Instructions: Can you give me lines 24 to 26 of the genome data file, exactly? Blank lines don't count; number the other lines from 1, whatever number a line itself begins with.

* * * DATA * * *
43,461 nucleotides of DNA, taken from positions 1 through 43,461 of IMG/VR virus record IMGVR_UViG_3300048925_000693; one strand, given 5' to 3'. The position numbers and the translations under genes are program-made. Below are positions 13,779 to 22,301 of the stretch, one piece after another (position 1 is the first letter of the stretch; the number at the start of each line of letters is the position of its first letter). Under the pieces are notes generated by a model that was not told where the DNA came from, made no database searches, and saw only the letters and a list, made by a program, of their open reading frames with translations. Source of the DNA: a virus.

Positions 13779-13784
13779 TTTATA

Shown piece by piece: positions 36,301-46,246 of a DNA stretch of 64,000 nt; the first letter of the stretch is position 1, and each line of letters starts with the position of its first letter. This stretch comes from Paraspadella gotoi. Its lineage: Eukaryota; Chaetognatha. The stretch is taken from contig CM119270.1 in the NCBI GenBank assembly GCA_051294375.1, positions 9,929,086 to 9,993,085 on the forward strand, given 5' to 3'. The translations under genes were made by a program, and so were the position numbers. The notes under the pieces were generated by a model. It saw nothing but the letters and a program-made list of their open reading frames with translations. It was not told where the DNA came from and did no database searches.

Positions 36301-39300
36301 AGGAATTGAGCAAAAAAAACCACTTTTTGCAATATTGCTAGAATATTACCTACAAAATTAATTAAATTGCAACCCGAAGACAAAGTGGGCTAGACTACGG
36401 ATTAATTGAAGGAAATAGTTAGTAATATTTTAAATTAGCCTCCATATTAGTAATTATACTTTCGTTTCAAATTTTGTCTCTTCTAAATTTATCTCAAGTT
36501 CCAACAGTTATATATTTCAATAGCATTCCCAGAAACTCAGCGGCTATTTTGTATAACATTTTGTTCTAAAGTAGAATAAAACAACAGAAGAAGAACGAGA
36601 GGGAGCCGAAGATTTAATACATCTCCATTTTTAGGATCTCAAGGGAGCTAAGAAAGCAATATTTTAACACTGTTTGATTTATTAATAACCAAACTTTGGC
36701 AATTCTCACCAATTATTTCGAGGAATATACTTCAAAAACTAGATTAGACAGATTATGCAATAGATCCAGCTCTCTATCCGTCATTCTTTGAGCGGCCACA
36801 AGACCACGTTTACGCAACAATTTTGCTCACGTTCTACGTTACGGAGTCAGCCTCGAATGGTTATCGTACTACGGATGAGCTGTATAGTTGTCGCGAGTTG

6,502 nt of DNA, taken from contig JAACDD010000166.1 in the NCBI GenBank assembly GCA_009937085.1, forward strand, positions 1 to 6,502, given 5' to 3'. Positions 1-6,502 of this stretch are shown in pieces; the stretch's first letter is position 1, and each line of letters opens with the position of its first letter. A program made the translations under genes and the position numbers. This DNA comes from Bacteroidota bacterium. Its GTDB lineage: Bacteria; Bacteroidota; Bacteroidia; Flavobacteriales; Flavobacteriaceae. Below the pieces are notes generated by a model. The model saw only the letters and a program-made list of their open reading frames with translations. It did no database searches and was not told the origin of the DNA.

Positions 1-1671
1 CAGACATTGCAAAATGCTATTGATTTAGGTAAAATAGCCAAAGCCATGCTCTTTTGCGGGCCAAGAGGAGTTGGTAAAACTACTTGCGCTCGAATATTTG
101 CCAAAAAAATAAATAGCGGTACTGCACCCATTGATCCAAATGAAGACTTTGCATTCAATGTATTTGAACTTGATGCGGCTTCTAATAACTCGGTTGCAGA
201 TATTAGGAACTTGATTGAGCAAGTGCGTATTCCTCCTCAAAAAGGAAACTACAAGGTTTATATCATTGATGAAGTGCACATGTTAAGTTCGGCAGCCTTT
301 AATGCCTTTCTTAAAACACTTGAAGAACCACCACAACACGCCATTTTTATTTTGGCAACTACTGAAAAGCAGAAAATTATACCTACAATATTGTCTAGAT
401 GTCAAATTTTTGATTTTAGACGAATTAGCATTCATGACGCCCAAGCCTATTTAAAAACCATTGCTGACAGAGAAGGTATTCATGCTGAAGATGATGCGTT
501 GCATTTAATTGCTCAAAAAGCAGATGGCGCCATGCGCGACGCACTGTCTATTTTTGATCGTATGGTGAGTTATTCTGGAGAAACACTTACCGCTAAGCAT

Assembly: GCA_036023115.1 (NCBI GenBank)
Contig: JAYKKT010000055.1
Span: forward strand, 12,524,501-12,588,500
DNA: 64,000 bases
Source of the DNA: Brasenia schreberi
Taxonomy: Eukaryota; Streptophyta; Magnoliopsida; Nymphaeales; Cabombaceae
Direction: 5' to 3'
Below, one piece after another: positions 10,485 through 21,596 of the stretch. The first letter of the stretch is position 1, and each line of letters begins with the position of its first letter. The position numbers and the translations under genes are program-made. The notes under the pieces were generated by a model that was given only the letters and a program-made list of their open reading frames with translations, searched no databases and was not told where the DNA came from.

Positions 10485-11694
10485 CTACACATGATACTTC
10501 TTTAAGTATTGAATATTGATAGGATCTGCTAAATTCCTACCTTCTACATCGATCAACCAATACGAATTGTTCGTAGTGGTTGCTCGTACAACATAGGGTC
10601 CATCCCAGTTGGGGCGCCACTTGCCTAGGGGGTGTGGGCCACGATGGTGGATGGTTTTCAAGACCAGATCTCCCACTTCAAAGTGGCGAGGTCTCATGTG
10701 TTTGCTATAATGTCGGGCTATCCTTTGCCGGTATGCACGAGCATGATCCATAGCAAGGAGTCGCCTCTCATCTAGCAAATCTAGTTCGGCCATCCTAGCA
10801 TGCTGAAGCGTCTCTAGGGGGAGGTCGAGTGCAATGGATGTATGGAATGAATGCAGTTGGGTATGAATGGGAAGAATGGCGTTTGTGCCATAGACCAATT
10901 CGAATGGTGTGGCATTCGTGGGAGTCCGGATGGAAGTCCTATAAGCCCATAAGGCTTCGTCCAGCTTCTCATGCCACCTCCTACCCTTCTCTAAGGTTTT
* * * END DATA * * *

Source of the DNA: Brasenia schreberi
Taxonomy: Eukaryota; Streptophyta; Magnoliopsida; Nymphaeales; Cabombaceae
Direction: 5' to 3'